What might have been more distressing for some students was that in many of these cases the court determined the supervisor did not create a hostile work environment—despite using language that the students found abhorrent. Students were shocked to be confronted with these facts in print and then have to process how the court determined that there was not sufficient harm to create legal liability under Title VII. We chose to grapple with our discomfort over the language in the cases openly with our students. And we discussed in class, repeatedly, why the courts felt it necessary to quote offensive language, including when holding it wasn’t sufficiently severe to support a discrimination claim.

Ultimately, the students’ reasons for hesitating to repeat these words in their writing and to say them in class revealed ways the students could argue their positions as to the hostile work environment claim. The very reason the students hesitated to repeat some of these words is because they consider them discriminatory and severe, which tracks the standard for what creates a hostile work environment. The challenge in teaching them to be good legal advocates was to help them articulate why the language was severe, using legal precedent and molding their arguments to reflect the sensitivity they would hope a judge or jury would have in considering these issues. 

Be the Change

As legal writing professors, we can learn so much from our students who take language so seriously. Instead of trying to teach them to toughen up or acclimate to the use of offensive language, we are better off trying to understand how they see things and partnering with them to explore the material in new ways.

Years ago, we might have told students that it was “wrong” or “not persuasive” to avoid quoting offensive language. But our students have shown us a new way to think about language. To them, quoting offensive language perpetuates a sexist and racist perspective that seeks to minimize the harm that can be caused by these words. Asking our students to quote this language is a way of perpetuating and reenacting the harm the offensive language causes. In ignoring students’ feelings and thoughts about the words used, professors are missing an opportunity to treat them as partners and demonstrating an aspect of the legal system and legal education that is ripe for change—a rigid adherence to the way things have been done.

Law professors should see that our students have a useful, modern perspective that we can learn from. Many of our students are adept at thinking deeply about words and using them carefully. They understand that words have great power and must be used with great care. In so many ways, this is exactly how law students and lawyers should think about language.

We can prepare our students to be good lawyers and good writers while still respecting and actually learning from the way they think about words. And by doing so, we can work to make our legal writing classrooms, which often exist in intimidating and exclusive white spaces, more inclusive and antiracist. Indeed, our students are showing us a new way forward that creates “an atmosphere that is attentive to [students’] intellectual and psychological well-being” and makes the most of “an opportunity for law teachers to begin dismantling the hierarchy of traditional legal education.”[17]


[1] Lisa Feldman Barrett, When Is Speech Violence?, N.Y. Times: Opinion (Jul. 14, 2017),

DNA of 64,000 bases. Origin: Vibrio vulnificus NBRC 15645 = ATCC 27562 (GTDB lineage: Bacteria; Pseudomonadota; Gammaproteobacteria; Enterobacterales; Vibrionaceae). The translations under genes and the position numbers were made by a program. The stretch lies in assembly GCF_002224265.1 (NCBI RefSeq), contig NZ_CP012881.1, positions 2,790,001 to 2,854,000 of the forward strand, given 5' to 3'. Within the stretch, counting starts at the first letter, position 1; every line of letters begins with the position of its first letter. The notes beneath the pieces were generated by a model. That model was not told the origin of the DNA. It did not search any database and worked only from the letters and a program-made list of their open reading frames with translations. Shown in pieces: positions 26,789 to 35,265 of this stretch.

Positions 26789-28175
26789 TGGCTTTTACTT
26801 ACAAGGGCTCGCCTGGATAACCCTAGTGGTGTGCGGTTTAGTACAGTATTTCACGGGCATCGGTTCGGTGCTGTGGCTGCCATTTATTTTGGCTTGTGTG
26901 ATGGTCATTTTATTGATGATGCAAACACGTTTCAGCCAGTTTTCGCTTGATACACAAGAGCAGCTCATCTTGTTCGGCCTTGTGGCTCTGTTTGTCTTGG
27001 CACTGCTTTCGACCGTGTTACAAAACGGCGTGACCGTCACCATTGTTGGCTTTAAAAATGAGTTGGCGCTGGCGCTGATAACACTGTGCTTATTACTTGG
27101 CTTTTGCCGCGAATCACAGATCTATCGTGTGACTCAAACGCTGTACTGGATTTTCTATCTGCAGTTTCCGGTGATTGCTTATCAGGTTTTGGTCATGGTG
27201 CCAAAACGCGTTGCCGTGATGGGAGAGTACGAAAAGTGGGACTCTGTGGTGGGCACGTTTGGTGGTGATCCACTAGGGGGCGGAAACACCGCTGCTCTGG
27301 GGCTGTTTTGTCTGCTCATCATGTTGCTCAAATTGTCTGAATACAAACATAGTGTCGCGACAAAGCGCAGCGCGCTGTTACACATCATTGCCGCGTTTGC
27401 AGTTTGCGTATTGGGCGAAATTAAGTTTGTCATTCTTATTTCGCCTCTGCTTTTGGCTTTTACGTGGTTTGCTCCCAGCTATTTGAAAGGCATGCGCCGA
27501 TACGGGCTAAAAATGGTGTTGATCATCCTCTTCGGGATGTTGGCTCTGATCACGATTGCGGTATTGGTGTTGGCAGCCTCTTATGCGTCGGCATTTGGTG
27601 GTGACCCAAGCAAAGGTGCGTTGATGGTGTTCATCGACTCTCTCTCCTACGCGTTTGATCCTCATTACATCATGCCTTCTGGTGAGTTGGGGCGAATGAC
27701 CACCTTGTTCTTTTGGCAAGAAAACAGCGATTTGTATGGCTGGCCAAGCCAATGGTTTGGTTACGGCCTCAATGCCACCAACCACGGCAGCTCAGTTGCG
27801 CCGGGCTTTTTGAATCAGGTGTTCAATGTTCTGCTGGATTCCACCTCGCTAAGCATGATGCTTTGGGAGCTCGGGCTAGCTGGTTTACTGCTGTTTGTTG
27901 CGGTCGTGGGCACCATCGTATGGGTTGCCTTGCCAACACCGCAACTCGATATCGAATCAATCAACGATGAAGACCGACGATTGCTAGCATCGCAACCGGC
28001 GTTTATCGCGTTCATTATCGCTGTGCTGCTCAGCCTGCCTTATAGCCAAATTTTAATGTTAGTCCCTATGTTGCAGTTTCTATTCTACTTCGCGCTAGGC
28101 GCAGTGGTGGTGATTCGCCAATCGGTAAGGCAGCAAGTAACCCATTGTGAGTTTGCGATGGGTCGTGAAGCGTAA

[2] Johnathan Chatt, Not a Very P.C. Thing to Say, N.Y. Magazine: Daily Intelligence (Jan. 27, 2015, 8:00 AM),

[3] Emma Bowman, For Many Native Americans, the Washington Commanders’ New Name Offers Some Closure, NPR. National Public Radio: Race, (Feb. 26, 2022, 12:07 PM),  

[4] Jon Haworth, Aunt Jemima announces new name, removes ‘racial stereotypes’ from product, ABC News (Feb. 10, 2021, 6:04 AM),

[5] Marianne Garvey, From digital detox to apology tours, how some celebrities come back from being 'canceled', CNN: Entertainment (July 19, 2021, 3:05 PM),

[6] Shaun Ossei-Owusu, For Minority Law Students, Learning the Law Can Be Intellectually Violent (Oct. 15, 2020),

[7] Greg Lukianoff & Johnathan Haidt, The Coddling of The American Mind, The Atlantic: Education (Sep. 2015),

[8] Randall Kennedy & Eugene Volokh, The New Taboo: Quoting Epithets in the Classroom and Beyond, 49 Cap. U. L. Rev. 1, 5 nn.1-21 (2021) (collecting examples from law schools and higher education).

[9] Id. at 9 (“To us, enunciating slurs for pedagogical purposes is not simply defensible. We think that, used properly, such teaching helps convey and reinforce important academic and professional norms of accuracy and precision in use of sources. Accurate quotation is particularly proper in law teaching because grappling with unredacted facts is a professional requirement among jurists, one for which law students ought to be prepared.”).

[10] Edward Schlosser, I’m a liberal professor, and my liberal students terrify me, Vox. VoxMedia (Jun. 3, 2015, 8:00 AM),

[11] Kim D. Chanbonpin, Crisis and Trigger Warnings: Reflections on Legal Education and the Social Value of the Law, 90 Chi.-Kent L. Rev. 615, 616-17 (2015).

[12] Mick Healey, Abbi Flint & Kathy Harrington, Engagement Through Partnership: Students as Partners in Learning and Teaching in Higher Education, The Higher Education Academy 1, 12 (July 2014),

[13] Mick Healey, Abbi Flint & Kathy Harrington, Students as Partners: Reflections on a Conceptual Model, 4(2) Teaching and Learning Inquiry 1 (2016),

[14] Lloyd v. Holder, No. 11 CIV. 3154 AT, 2013 WL 6667531, at *9 (S.D.N.Y. Dec. 17, 2013) (citing Ash v. Tyson Foods Inc., 546 U.S. 454, 456 (2006)) (recognizing that “certain facially non-discriminatory terms can invoke racist concepts that are already planted in the public consciousness”).

[15] See Torres v. Pisano, 116 F.3d 625, 628 (2d Cir. 1997) (explicitly quoting supervisor comments referring to a Latina plaintiff as the gender derogatory “c word” and the ethnically derogatory “s word”).

[16] See Rivera v. Rochester Genesee Reg’l Transp. Auth., 743 F.3d 11, 16 (2d Cir. 2014) (quoting supervisor comments using the “n word”).

[17] Kim D. Chanbonpin, Crisis and Trigger Warnings: Reflections on Legal Education and the Social Value of the Law, 90 Chi.-Kent L. Rev. 615, 626 (2015).